Recent allegations against a Jacksonville-based wedding planning company prompted Channel 4 to contact the Better Business Bureau to help consumers avoid any worry while planning their wedding day.
Weddings can be very emotional, and Tom Stephens, the president of the Better Business Bureau (BBB), told Channel 4 it’s easy for scammers to take advantage of that emotion.
Stephens said it's important not to rush into signing anything before people have done their homework.
“If you don't ask, you're not going to get it,” said Stephens.
Document, deliberate and deliver -- that's the advice the BBB hopes all future brides and grooms adhere to while they plan their big day.
“You should keep a record of what meetings you attend and how long they lasted and who, etc.,” said Stephens.
Stephens said it’s important to start matrimonial due diligence on the BBB website to research the business and set a budget. Stephens also reminds wedding shoppers that references are a must, and it’s good to ask for the last 10 customers.
“You want the last 10 to find out if they've had complaints or whatever,” said Stephens. “And if there's a reason why they won't do that, then that, to me, would sort of indicate maybe there's some problems with those last 10 customers somewhere."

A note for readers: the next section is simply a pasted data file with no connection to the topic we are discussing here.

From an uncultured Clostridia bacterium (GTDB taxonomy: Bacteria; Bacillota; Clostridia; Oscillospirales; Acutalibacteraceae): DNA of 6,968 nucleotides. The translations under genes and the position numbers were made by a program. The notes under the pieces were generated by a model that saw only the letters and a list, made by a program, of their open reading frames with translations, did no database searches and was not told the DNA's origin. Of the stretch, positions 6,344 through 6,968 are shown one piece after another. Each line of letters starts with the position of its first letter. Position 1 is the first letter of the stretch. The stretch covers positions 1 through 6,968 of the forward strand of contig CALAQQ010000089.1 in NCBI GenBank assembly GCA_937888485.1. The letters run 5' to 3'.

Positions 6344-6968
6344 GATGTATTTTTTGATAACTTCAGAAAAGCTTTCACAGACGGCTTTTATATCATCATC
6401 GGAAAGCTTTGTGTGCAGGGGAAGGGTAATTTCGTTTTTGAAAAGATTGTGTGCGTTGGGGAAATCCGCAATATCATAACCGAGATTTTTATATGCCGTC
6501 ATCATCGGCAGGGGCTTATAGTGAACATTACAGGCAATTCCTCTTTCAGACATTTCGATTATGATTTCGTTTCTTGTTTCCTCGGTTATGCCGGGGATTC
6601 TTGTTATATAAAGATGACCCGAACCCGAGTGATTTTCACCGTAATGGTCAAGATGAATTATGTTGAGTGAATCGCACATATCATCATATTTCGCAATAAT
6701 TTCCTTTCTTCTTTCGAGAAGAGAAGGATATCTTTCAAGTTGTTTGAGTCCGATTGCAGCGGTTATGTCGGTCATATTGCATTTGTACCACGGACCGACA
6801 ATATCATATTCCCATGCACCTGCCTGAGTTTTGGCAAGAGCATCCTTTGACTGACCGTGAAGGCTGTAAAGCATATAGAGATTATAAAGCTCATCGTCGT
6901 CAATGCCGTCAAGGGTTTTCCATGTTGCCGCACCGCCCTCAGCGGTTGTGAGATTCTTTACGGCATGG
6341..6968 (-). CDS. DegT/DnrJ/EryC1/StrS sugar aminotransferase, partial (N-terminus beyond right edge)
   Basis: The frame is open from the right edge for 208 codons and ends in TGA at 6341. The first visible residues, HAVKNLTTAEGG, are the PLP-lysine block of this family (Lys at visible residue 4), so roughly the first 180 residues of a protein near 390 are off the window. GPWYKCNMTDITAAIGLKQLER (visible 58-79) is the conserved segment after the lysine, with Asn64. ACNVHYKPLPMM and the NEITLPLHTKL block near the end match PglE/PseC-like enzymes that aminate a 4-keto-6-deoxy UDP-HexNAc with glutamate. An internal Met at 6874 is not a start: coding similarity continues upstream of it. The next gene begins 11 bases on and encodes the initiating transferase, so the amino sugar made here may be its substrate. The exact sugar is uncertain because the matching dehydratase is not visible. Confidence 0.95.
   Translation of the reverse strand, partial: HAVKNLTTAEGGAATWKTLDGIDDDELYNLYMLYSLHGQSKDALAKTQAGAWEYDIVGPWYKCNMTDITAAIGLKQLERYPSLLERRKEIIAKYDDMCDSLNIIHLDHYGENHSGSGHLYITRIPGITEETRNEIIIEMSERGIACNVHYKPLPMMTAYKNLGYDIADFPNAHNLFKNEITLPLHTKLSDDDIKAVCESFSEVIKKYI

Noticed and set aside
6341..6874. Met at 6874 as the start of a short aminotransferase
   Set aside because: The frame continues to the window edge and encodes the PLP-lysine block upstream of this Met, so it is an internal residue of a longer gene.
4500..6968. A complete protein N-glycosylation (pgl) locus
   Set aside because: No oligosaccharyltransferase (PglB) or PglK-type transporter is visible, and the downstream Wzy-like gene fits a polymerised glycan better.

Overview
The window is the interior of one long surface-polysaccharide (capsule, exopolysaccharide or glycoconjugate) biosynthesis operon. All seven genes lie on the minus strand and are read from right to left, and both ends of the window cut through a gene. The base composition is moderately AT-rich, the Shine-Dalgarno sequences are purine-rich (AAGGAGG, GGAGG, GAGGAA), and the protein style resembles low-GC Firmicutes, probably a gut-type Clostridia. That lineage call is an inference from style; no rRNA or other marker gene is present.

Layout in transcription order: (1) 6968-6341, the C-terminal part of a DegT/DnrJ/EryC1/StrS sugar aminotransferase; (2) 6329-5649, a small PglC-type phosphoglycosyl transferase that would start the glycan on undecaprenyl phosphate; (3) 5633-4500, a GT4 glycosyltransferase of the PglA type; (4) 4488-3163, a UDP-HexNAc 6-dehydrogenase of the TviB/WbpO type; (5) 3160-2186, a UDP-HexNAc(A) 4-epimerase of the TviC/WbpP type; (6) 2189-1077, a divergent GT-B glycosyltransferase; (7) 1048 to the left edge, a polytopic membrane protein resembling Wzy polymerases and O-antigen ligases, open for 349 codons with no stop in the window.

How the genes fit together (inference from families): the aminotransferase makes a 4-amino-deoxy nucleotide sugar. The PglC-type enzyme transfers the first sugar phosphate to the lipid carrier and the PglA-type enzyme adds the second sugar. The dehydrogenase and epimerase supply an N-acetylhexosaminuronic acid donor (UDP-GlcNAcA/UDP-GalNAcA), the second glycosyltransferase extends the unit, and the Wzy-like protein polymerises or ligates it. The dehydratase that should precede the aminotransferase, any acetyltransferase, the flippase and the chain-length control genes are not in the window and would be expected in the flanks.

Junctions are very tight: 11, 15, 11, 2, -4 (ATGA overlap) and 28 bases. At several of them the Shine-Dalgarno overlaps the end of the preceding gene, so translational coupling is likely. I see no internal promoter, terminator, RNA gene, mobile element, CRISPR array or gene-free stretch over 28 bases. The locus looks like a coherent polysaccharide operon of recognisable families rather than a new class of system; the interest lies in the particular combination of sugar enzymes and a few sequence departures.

It's also recommended that once the final choice is made, get everything in writing. Make sure it includes important dates and prices, as well as the products and services promised.
It’s also important to go over the refund policies. When the wedding date is decided, Stephens said, always pay with a credit card. That way every payment can be tracked, and it’s possible to withhold a charge if necessary.
Also, make sure to understand the company’s so called “cold feet clause.”
“Find out what happens if your honey cancels the wedding at the last minute,” said Stephens.